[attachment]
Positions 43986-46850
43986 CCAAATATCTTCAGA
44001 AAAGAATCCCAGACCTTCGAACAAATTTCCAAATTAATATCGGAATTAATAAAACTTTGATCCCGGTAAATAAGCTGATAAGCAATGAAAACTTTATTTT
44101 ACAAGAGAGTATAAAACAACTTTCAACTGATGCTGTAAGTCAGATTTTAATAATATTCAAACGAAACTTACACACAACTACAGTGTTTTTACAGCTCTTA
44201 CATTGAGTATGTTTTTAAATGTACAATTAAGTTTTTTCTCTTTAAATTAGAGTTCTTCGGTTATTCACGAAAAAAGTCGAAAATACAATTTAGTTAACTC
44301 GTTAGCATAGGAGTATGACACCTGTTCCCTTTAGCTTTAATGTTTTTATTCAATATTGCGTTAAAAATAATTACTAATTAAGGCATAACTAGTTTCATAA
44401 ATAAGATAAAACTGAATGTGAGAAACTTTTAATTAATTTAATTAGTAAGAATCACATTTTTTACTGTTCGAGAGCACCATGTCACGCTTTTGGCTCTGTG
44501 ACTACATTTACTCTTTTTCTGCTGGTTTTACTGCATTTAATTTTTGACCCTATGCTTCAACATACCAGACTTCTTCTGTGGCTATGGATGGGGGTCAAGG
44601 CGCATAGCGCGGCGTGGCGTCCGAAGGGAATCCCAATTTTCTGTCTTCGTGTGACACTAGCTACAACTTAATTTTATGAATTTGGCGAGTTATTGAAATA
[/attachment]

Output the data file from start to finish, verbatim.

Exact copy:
Positions 43986-46850
43986 CCAAATATCTTCAGA
44001 AAAGAATCCCAGACCTTCGAACAAATTTCCAAATTAATATCGGAATTAATAAAACTTTGATCCCGGTAAATAAGCTGATAAGCAATGAAAACTTTATTTT
44101 ACAAGAGAGTATAAAACAACTTTCAACTGATGCTGTAAGTCAGATTTTAATAATATTCAAACGAAACTTACACACAACTACAGTGTTTTTACAGCTCTTA
44201 CATTGAGTATGTTTTTAAATGTACAATTAAGTTTTTTCTCTTTAAATTAGAGTTCTTCGGTTATTCACGAAAAAAGTCGAAAATACAATTTAGTTAACTC
44301 GTTAGCATAGGAGTATGACACCTGTTCCCTTTAGCTTTAATGTTTTTATTCAATATTGCGTTAAAAATAATTACTAATTAAGGCATAACTAGTTTCATAA
44401 ATAAGATAAAACTGAATGTGAGAAACTTTTAATTAATTTAATTAGTAAGAATCACATTTTTTACTGTTCGAGAGCACCATGTCACGCTTTTGGCTCTGTG
44501 ACTACATTTACTCTTTTTCTGCTGGTTTTACTGCATTTAATTTTTGACCCTATGCTTCAACATACCAGACTTCTTCTGTGGCTATGGATGGGGGTCAAGG
44601 CGCATAGCGCGGCGTGGCGTCCGAAGGGAATCCCAATTTTCTGTCTTCGTGTGACACTAGCTACAACTTAATTTTATGAATTTGGCGAGTTATTGAAATA